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In the Chinese Labour Corps during the Great War. The Chinese Labour Corps were the 'coolies' recruited for menial tasks supporting the BEF in the Great War. 96,000 went to France and 2,000 died. This is a fascinating - if deeply patronising - portrait of them by one of their British officers.

Despite its distinctly non-PC title, this is a fascinating picture of an important, but little written about part of the history of the western front in the Great War. The Chinese Labour Corps were a force of Chinese labourers recruited by the British Army during the war to carry out dirty, arduous jobs for which British manpower was dwindling, owing to the competing demands of the trenches for men. By the end of 1917 more than 50,000 Chinese workers were in France working for the Army. By the Armistice in 1918, this figure had almost doubled. Tasks carried out by the Chinese included digging trenches and dugouts, repairing roads and railways damaged by shellfire, and filling sandbags. The Chinese often worked in dangerous locations - some 2,000 of them were killed by enemy action. After the war, the surviving Chinese were repatriated to their homeland. The author of this book, 2nd Lt Daryl Klein, an old China hand, was involved in the recruiting process and accompanied the Chinese of their long journey from China to France over the Pacific and Atlantic Oceans. He is affectionate, but deeply patronising to his Chinese charges, whom he calls 'coolies' in the language of the day.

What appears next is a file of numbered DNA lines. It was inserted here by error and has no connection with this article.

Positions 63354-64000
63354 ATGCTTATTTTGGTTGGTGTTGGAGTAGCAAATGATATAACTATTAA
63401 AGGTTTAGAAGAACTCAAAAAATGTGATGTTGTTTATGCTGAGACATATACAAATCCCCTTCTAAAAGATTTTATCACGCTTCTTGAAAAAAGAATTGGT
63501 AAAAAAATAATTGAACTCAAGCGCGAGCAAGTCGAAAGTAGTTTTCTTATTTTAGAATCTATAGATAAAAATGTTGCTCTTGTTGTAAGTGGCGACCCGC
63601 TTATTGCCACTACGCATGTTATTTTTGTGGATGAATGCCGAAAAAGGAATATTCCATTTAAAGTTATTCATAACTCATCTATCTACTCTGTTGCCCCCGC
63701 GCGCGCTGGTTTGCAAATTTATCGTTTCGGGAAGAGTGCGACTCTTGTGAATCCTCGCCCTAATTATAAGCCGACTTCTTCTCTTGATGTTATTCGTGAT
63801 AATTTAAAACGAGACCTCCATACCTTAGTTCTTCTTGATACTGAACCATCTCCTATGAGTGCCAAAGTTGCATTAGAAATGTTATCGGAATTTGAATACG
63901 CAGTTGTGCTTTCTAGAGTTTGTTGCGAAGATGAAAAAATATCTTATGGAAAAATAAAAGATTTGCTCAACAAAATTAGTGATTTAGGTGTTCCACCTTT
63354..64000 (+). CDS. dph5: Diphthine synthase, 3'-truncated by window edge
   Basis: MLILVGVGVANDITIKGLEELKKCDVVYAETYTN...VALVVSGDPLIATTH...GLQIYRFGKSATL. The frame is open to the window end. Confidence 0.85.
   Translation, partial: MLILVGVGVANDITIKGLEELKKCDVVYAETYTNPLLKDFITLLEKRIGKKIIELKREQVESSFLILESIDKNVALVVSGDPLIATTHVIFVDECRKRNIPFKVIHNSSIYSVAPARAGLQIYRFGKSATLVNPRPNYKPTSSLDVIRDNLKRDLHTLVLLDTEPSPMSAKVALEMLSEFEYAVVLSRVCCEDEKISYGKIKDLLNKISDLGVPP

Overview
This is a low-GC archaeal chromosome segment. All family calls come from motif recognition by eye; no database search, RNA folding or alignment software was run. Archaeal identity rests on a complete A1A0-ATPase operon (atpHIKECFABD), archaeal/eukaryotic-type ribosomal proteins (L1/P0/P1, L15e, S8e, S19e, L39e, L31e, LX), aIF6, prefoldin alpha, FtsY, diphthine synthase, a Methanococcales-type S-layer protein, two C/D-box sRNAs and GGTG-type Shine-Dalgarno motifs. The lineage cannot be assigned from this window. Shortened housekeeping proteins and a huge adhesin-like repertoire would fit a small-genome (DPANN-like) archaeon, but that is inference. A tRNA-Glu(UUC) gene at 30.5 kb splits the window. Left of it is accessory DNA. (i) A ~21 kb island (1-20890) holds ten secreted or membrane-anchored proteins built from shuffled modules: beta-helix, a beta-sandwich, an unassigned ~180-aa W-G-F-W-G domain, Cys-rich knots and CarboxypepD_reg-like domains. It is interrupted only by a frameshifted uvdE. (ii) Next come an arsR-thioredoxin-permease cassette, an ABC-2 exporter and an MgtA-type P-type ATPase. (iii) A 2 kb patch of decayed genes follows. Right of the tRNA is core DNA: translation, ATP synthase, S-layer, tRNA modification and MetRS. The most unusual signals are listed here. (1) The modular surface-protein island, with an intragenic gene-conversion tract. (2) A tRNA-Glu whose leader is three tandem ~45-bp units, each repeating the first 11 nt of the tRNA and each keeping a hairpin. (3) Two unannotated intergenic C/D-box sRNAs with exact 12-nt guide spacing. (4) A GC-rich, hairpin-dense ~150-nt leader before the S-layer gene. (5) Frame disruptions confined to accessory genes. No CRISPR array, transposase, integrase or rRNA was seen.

Reprint of the original publication of 1921

  • AUTHOR: Klein, D
  • FORMAT: 258pp 12 Bw Pb
  • Code: 16469

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